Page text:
Yvonne Dion, the owner and chief therapist at Yvonne Dion Massage Therapy has recently graduated in February 2020 from the 2200-hour registered massage therapy course at Alberta College of Massage Therapy. She is a recent seasonal employee of Purolator in Timberlea, Fort McMurray, where she held the position of PM Sorter in 2018 and AM Sorter in 2019. Along with holding a diploma in Medical Office Administration, Yvonne has worked in the medical field in Timberlea, Fort McMurray for approximately 4 years between 2012 and 2016. She has experience in the construction industry and was recently employed with KBR at Fort Hills, working in the field of scaffolding from July 2016 to Jan 2018. She is also a Can Fit Pro Certified Personal Trainer and Group Fitness Instructor with an experience of over 25 years. She has always possessed a passion for helping people improve their health and wellness through fitness. As a result, she laid the foundation of Yvonne Dion Massage Therapy.
Yvonne Dion is a fitness enthusiast and believes that maintaining fitness throughout life helps in keeping us strong, mobile and independent as we age. Combining her knowledge and experience in fitness and skills in massage therapy, she wants to help people improve their health and wellness in a new way.
I am always with you on your fitness journey, be it by providing a relaxation massage, a full-body therapeutic massage treatment, or providing fitness-related homecare as needed. You can contact me via text or email for more details. You can experience the whole process by booking yourself a therapeutic massage.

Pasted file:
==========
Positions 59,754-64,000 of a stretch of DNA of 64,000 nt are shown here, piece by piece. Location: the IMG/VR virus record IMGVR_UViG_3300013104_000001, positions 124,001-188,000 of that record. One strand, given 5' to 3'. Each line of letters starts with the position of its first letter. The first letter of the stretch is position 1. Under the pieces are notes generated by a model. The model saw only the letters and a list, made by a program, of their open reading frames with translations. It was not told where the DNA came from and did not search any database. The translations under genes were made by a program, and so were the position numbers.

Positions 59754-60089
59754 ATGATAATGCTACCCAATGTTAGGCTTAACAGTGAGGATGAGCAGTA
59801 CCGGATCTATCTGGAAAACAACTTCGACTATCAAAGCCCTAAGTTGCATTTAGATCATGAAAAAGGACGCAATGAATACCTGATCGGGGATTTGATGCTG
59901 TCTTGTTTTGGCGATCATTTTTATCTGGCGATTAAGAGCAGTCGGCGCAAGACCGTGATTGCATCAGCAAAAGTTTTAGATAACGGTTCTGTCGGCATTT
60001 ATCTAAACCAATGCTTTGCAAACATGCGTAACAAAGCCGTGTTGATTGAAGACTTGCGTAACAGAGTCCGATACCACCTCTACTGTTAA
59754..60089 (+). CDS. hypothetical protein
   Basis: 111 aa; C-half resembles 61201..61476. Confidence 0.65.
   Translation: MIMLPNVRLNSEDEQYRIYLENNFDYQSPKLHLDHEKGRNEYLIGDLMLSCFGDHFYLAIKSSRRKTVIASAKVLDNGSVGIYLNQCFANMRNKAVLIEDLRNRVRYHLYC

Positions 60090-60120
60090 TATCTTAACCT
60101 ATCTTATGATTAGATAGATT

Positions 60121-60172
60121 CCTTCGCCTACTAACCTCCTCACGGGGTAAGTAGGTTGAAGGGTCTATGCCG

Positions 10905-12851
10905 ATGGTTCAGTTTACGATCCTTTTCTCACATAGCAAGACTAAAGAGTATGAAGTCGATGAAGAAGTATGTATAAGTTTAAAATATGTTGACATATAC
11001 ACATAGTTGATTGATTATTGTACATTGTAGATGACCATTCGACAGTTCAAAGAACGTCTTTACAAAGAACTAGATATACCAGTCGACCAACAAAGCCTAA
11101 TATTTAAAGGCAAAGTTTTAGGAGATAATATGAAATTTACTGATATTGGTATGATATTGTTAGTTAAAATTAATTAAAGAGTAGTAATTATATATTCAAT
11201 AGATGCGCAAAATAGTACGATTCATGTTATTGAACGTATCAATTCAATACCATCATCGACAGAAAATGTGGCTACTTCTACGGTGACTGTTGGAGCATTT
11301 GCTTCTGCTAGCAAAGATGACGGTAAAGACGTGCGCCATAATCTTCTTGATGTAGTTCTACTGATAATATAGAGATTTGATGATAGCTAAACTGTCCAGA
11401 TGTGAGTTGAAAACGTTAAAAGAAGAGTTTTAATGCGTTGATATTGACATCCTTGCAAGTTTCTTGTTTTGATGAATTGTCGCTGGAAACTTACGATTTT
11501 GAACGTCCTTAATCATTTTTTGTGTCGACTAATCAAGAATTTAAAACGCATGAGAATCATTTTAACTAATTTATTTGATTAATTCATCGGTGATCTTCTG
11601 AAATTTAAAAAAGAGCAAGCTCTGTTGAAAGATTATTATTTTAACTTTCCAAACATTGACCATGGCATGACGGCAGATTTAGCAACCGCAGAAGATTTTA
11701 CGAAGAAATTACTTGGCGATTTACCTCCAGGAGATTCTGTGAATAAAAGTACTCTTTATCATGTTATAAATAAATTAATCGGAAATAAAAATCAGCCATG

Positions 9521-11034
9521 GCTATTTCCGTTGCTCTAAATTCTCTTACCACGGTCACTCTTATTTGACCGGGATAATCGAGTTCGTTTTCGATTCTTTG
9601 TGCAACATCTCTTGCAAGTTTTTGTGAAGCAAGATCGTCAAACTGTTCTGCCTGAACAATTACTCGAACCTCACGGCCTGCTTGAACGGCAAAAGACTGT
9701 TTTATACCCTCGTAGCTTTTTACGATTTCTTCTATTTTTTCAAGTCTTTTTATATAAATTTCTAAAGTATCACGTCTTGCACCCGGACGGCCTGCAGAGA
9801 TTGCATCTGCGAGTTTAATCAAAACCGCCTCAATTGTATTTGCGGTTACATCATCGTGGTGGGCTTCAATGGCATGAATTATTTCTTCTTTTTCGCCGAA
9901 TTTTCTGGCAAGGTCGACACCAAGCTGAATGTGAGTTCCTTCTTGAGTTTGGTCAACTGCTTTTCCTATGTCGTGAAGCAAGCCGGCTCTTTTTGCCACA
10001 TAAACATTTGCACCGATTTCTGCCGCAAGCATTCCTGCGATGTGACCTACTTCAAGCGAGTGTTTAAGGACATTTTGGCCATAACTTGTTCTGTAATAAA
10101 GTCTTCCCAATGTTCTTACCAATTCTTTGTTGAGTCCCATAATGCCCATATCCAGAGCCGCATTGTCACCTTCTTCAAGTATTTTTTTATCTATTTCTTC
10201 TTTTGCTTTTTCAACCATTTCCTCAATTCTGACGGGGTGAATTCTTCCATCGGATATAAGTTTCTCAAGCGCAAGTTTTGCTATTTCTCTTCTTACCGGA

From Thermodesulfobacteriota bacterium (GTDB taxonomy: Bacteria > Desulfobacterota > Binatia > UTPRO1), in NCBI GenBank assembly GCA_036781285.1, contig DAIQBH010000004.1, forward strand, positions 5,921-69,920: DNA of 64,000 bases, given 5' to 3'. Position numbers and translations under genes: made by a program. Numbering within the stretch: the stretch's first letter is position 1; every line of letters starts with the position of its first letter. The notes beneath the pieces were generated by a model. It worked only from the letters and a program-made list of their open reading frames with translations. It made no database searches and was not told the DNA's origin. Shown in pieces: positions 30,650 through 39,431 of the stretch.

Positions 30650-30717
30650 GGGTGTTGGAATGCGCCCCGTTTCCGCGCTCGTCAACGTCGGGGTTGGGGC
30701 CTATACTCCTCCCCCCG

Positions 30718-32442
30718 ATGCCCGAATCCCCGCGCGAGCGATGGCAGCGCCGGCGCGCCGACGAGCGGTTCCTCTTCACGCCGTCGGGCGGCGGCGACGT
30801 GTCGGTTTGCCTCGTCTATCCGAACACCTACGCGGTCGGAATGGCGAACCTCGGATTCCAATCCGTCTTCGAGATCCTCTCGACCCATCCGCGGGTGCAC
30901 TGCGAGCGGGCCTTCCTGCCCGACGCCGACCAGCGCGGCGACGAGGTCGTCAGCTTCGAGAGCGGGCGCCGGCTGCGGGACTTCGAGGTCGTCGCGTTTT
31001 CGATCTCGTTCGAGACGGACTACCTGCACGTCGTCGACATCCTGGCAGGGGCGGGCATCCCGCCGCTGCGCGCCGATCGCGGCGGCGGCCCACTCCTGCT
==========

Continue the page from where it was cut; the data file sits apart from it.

What I have learned about the term, "deep tissue" during my RMT course is that it gives many people the impression that a "deep tissue" massage treatment is about applying deep pressure during the entire treatment to help them feel better. However, this is not truly what massage therapy is about when it comes to treating the deeper layers of tissue that may be negatively impacting the client's health and wellness. Yes, I do apply deeper pressure at times during treatment but it's more complex than just applying that deep pressure during the entire massage treatment. It's about therapeutically affecting the client's deeper layers of tissues that may be affecting them negatively. I do this by warming up the more superficial tissue layers first, and then the deeper tissue layers next with less pressure and various techniques. I can then affect that deeper affected tissue more effectively with many different techniques that include deeper pressure but with the least amount of discomfort possible to the client because I need the client to be able to "let go" of any tissue that they are "muscle guarding." It is hard to release "muscle guarding" if the client feels a lot of pain or discomfort during treatment. By approaching massage this way, the client may not need as deep pressure as they thought they needed in the first place. After all, my goal is to help improve my client's health and wellness, and this cannot be accomplished if the client is not able to fully relax because they are "muscle guarding" during a treatment.
Note: "muscle guarding" is tissue areas that are restricted or, tight and/or feel painful to the client.
Massage therapy is about "teamwork" for me. I feel it's crucially important that my clients communicate what they are feeling during the treatment when I work with them, especially with regards to pain or discomfort. I use a pain scale of 1 to 10. 1 = no pain, 5 = moderate pain, 7 = uncomfortable pain but manageable (this is the absolute highest level I want my client to feel if I'm trying to release a trigger point of adhesions for example)
10 = worst pain ever (anything above a 7, is a level of pain that would warrant medical attention).
There may be times when I'm working with a client and they feel pain or discomfort. That's when communication needs to take place between me and my client so that I can help release the source of their pain through my bodywork and they can help release the source of their pain/discomfort by breathing deeply and "letting go" of the tissue they are "muscle guarding."
I hope you found this informative.
Please feel free to email me with your feedback.